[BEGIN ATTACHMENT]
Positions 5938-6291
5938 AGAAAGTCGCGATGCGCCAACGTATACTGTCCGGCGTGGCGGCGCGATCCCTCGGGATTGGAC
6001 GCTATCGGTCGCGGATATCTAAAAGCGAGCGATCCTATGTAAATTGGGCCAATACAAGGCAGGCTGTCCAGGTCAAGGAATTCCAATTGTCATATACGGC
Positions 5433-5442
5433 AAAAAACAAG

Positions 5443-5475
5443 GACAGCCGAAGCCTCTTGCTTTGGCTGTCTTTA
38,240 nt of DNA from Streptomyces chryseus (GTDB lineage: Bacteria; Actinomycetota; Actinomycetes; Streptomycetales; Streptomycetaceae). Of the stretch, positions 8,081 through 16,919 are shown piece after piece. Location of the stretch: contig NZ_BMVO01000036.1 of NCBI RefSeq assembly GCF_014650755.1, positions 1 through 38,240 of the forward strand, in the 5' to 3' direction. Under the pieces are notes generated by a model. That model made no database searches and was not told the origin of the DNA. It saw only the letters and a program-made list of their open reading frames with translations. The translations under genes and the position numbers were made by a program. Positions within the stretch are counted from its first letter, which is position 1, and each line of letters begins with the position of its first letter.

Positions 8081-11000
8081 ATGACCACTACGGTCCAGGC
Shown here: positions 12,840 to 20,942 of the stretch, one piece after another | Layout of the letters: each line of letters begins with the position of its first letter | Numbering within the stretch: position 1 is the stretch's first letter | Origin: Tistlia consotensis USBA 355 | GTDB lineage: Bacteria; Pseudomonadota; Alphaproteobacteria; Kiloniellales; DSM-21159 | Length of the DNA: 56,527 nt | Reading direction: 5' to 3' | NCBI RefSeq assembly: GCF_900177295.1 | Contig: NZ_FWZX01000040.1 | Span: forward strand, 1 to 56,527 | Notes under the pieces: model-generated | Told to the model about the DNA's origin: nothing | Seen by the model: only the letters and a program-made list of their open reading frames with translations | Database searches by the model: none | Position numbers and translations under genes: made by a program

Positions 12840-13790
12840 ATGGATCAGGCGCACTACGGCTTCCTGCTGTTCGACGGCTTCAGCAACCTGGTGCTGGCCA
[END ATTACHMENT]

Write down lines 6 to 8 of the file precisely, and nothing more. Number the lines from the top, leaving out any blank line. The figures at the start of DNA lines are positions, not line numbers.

Positions 5443-5475
5443 GACAGCCGAAGCCTCTTGCTTTGGCTGTCTTTA
38,240 nt of DNA from Streptomyces chryseus (GTDB lineage: Bacteria; Actinomycetota; Actinomycetes; Streptomycetales; Streptomycetaceae). Of the stretch, positions 8,081 through 16,919 are shown piece after piece. Location of the stretch: contig NZ_BMVO01000036.1 of NCBI RefSeq assembly GCF_014650755.1, positions 1 through 38,240 of the forward strand, in the 5' to 3' direction. Under the pieces are notes generated by a model. That model made no database searches and was not told the origin of the DNA. It saw only the letters and a program-made list of their open reading frames with translations. The translations under genes and the position numbers were made by a program. Positions within the stretch are counted from its first letter, which is position 1, and each line of letters begins with the position of its first letter.